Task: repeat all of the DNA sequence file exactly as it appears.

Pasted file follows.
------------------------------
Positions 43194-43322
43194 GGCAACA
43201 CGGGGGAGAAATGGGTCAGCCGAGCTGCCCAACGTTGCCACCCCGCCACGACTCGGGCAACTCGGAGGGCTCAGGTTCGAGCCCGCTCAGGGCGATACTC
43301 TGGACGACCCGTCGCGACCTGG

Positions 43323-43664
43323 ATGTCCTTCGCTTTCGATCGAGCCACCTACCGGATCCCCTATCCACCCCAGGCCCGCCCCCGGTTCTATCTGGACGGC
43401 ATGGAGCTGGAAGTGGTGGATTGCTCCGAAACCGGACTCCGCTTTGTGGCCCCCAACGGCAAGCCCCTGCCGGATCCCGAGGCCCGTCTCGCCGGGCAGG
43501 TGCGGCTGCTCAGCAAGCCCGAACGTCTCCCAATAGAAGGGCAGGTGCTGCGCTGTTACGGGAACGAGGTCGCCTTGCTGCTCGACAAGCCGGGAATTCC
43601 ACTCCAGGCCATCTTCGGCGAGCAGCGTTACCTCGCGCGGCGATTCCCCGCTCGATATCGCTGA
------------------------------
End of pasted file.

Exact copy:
Positions 43194-43322
43194 GGCAACA
43201 CGGGGGAGAAATGGGTCAGCCGAGCTGCCCAACGTTGCCACCCCGCCACGACTCGGGCAACTCGGAGGGCTCAGGTTCGAGCCCGCTCAGGGCGATACTC
43301 TGGACGACCCGTCGCGACCTGG

Positions 43323-43664
43323 ATGTCCTTCGCTTTCGATCGAGCCACCTACCGGATCCCCTATCCACCCCAGGCCCGCCCCCGGTTCTATCTGGACGGC
43401 ATGGAGCTGGAAGTGGTGGATTGCTCCGAAACCGGACTCCGCTTTGTGGCCCCCAACGGCAAGCCCCTGCCGGATCCCGAGGCCCGTCTCGCCGGGCAGG
43501 TGCGGCTGCTCAGCAAGCCCGAACGTCTCCCAATAGAAGGGCAGGTGCTGCGCTGTTACGGGAACGAGGTCGCCTTGCTGCTCGACAAGCCGGGAATTCC
43601 ACTCCAGGCCATCTTCGGCGAGCAGCGTTACCTCGCGCGGCGATTCCCCGCTCGATATCGCTGA